Symfony routes each request to the action that handles it by matching the requested URL against the paths configured by the application. Open again the src/AppBundle/Controller/DefaultController.php file and take a look at the three lines of code above the indexAction method:

// src/AppBundle/Controller/DefaultController.php
namespace AppBundle\Controller;

use Sensio\Bundle\FrameworkExtraBundle\Configuration\Route;
use Symfony\Bundle\FrameworkBundle\Controller\Controller;

class DefaultController extends Controller
     * @Route("/", name="homepage")
    public function indexAction()
        return $this->render('default/index.html.twig');

These three lines define the routing configuration via the @Route() annotation. A PHP annotation is a convenient way to configure a method without having to write regular PHP code. Beware that annotation blocks start with /**, whereas regular PHP comments start with /*.

The first value of @Route() defines the URL that will trigger the execution of the action. As you don’t have to add the host of your application to the URL (e.g. `, these URLs are always relative and they are usually called paths. In this case, the / path refers to the application homepage. The second value of @Route() (e.g. name="homepage") is optional and sets the name of this route. For now this name is not needed, but later it’ll be useful for linking pages.

Considering all this, the @Route("/", name="homepage") annotation creates a new route called homepage which makes Symfony execute the index action of the Default controller when the user browses the / path of the application.


In addition to PHP annotations, routes can be configured in YAML, XML or PHP files, as explained in the Routing chapter of the Symfony book. This flexibility is one of the main features of Symfony, a framework that never imposes a particular configuration format on you.


The only content of the index action is this PHP instruction:

return $this->render('default/index.html.twig');

The $this->render() method is a convenient shortcut to render a template. Symfony provides some useful shortcuts to any controller extending from the Controller class.

By default, application templates are stored in the app/Resources/views/ directory. Therefore, the default/index.html.twig template corresponds to the app/Resources/views/default/index.html.twig. Open that file and you’ll see the following code:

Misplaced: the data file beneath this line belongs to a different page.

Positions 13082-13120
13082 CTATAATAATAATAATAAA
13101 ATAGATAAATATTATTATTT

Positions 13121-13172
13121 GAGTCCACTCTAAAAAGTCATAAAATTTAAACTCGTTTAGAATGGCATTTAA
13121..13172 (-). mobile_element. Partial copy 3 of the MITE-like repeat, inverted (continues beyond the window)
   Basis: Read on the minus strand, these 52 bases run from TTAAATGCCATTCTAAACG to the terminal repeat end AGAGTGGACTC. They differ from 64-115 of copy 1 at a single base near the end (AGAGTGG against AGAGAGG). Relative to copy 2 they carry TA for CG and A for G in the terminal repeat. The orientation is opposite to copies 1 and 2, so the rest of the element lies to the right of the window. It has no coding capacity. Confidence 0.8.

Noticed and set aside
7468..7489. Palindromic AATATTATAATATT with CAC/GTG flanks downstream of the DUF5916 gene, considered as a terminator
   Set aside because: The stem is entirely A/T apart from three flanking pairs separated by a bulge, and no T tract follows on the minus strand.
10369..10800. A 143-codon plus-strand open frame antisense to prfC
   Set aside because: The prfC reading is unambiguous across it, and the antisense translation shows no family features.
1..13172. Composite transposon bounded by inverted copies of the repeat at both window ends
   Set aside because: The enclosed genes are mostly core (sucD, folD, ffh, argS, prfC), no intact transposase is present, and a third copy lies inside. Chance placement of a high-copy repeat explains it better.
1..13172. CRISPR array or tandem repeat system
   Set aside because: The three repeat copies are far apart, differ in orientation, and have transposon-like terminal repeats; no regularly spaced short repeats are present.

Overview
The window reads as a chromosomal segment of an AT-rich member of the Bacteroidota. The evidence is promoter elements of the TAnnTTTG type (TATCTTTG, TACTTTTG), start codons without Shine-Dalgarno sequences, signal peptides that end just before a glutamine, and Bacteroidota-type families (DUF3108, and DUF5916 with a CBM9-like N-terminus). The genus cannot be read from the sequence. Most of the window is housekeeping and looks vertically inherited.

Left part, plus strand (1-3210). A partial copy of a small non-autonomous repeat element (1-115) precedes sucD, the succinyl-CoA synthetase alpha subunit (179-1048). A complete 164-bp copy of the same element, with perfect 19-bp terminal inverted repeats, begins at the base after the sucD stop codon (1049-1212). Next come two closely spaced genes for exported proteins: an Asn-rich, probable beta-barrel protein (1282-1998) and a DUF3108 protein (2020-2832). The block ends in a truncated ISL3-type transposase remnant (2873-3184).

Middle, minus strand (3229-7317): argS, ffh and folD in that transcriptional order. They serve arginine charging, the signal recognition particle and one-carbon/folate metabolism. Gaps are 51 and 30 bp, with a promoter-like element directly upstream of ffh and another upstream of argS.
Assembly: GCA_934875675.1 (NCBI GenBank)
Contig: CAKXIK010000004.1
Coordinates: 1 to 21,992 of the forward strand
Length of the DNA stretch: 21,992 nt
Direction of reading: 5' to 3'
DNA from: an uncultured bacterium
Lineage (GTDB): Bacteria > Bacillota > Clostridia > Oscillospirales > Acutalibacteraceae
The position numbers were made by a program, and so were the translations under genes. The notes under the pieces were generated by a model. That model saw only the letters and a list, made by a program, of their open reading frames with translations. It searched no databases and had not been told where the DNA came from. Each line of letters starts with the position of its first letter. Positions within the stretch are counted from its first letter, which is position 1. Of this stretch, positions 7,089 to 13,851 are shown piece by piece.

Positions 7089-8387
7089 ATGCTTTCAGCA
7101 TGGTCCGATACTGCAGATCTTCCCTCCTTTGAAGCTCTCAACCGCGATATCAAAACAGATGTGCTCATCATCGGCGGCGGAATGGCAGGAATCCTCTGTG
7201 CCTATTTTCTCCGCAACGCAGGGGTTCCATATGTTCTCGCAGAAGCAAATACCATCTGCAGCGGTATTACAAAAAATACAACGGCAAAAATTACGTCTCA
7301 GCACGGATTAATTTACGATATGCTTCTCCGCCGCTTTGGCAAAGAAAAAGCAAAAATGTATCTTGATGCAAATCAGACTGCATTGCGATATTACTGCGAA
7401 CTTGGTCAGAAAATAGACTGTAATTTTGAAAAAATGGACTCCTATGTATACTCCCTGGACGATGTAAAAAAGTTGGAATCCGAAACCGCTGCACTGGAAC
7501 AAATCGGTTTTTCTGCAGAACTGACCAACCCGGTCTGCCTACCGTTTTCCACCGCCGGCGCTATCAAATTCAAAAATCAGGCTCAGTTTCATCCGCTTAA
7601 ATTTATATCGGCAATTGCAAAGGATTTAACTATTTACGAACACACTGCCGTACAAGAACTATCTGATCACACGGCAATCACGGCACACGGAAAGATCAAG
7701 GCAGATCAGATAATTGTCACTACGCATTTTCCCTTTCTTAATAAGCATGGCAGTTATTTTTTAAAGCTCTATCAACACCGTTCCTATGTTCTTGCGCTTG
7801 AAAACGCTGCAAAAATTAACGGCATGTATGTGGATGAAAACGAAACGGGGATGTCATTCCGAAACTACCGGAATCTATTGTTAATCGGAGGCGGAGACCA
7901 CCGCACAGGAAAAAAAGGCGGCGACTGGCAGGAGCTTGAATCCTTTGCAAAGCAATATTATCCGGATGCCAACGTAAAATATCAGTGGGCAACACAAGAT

{# app/Resources/views/default/index.html.twig #}
{% extends 'base.html.twig' %}

{% block body %}
    <h1>Welcome to Symfony!</h1>
{% endblock %}

This template is created with Twig, a new template engine created for modern PHP applications. The second part of this tutorial will introduce how templates work in Symfony.

Working with Environments

Now that you have a better understanding of how Symfony works, take a closer look at the bottom of any Symfony rendered page. You should notice a small bar with the Symfony logo. This is the “Web Debug Toolbar”, and it is a Symfony developer’s best friend!


But what you see initially is only the tip of the iceberg; click on any of the bar sections to open the profiler and get much more detailed information about the request, the query parameters, security details, and database queries:


This tool provides so much internal information about your application that you may be worried about your visitors accessing sensible information. Symfony is aware of this issue and for that reason, it won’t display this bar when your application is running in the production server.

How does Symfony know whether your application is running locally or on a production server? Keep reading to discover the concept of execution environments.

What is an Environment?

An Environment represents a group of configurations that’s used to run your application. Symfony defines two environments by default: dev (suited for when developing the application locally) and prod (optimized for when executing the application on production).

When you visit the http://localhost:8000 URL in your browser, you’re executing your Symfony application in the dev environment. To visit your application in the prod environment, visit the http://localhost:8000/app.php URL instead. If you prefer to always show the dev environment in the URL, you can visit http://localhost:8000/app_dev.php URL.

The main difference between environments is that dev is optimized to provide lots of information to the developer, which means worse application performance. Meanwhile, prod is optimized to get the best performance, which means that debug information is disabled, as well as the Web Debug Toolbar.

The other difference between environments is the configuration options used to execute the application. When you access the dev environment, Symfony loads the app/config/config_dev.yml configuration file. When you access the prod environment, Symfony loads app/config/config_prod.yml file.

Typically, the environments share a large amount of configuration options. For that reason, you put your common configuration in config.yml and override the specific configuration file for each environment where necessary:

# app/config/config_dev.yml
    - { resource: config.yml }

    toolbar: true
    intercept_redirects: false

In this example, the config_dev.yml configuration file imports the common config.yml file and then overrides any existing web debug toolbar configuration with its own options.

For more details on environments, see “Environments & Front Controllers” article.

Final Thoughts

Congratulations! You’ve had your first taste of Symfony code. That wasn’t so hard, was it? There’s a lot more to explore, but you should already see how Symfony makes it really easy to implement web sites better and faster. If you are eager to learn more about Symfony, dive into the next section: “The View”.